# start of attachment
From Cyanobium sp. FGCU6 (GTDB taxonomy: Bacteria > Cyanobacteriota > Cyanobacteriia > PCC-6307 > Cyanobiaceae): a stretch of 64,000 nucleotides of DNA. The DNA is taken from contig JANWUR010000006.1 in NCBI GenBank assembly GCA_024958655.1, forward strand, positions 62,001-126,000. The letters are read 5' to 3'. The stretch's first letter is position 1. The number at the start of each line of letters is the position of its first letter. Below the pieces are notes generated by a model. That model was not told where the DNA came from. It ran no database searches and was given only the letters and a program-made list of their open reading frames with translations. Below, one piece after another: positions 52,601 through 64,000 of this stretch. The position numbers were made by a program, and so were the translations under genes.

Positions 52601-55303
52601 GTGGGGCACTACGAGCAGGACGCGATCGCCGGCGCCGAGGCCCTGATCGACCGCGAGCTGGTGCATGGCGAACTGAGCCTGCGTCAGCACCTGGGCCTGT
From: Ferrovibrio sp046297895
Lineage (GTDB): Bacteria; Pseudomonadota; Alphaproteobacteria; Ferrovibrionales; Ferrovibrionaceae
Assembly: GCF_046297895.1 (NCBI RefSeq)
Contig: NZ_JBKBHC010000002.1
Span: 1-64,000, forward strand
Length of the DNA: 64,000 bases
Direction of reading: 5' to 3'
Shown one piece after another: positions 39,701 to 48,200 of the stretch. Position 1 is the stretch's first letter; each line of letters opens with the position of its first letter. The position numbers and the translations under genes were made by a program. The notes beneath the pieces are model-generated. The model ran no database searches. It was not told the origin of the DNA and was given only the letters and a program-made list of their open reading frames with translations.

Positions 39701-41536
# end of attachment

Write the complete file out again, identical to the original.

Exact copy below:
From Cyanobium sp. FGCU6 (GTDB taxonomy: Bacteria > Cyanobacteriota > Cyanobacteriia > PCC-6307 > Cyanobiaceae): a stretch of 64,000 nucleotides of DNA. The DNA is taken from contig JANWUR010000006.1 in NCBI GenBank assembly GCA_024958655.1, forward strand, positions 62,001-126,000. The letters are read 5' to 3'. The stretch's first letter is position 1. The number at the start of each line of letters is the position of its first letter. Below the pieces are notes generated by a model. That model was not told where the DNA came from. It ran no database searches and was given only the letters and a program-made list of their open reading frames with translations. Below, one piece after another: positions 52,601 through 64,000 of this stretch. The position numbers were made by a program, and so were the translations under genes.

Positions 52601-55303
52601 GTGGGGCACTACGAGCAGGACGCGATCGCCGGCGCCGAGGCCCTGATCGACCGCGAGCTGGTGCATGGCGAACTGAGCCTGCGTCAGCACCTGGGCCTGT
From: Ferrovibrio sp046297895
Lineage (GTDB): Bacteria; Pseudomonadota; Alphaproteobacteria; Ferrovibrionales; Ferrovibrionaceae
Assembly: GCF_046297895.1 (NCBI RefSeq)
Contig: NZ_JBKBHC010000002.1
Span: 1-64,000, forward strand
Length of the DNA: 64,000 bases
Direction of reading: 5' to 3'
Shown one piece after another: positions 39,701 to 48,200 of the stretch. Position 1 is the stretch's first letter; each line of letters opens with the position of its first letter. The position numbers and the translations under genes were made by a program. The notes beneath the pieces are model-generated. The model ran no database searches. It was not told the origin of the DNA and was given only the letters and a program-made list of their open reading frames with translations.

Positions 39701-41536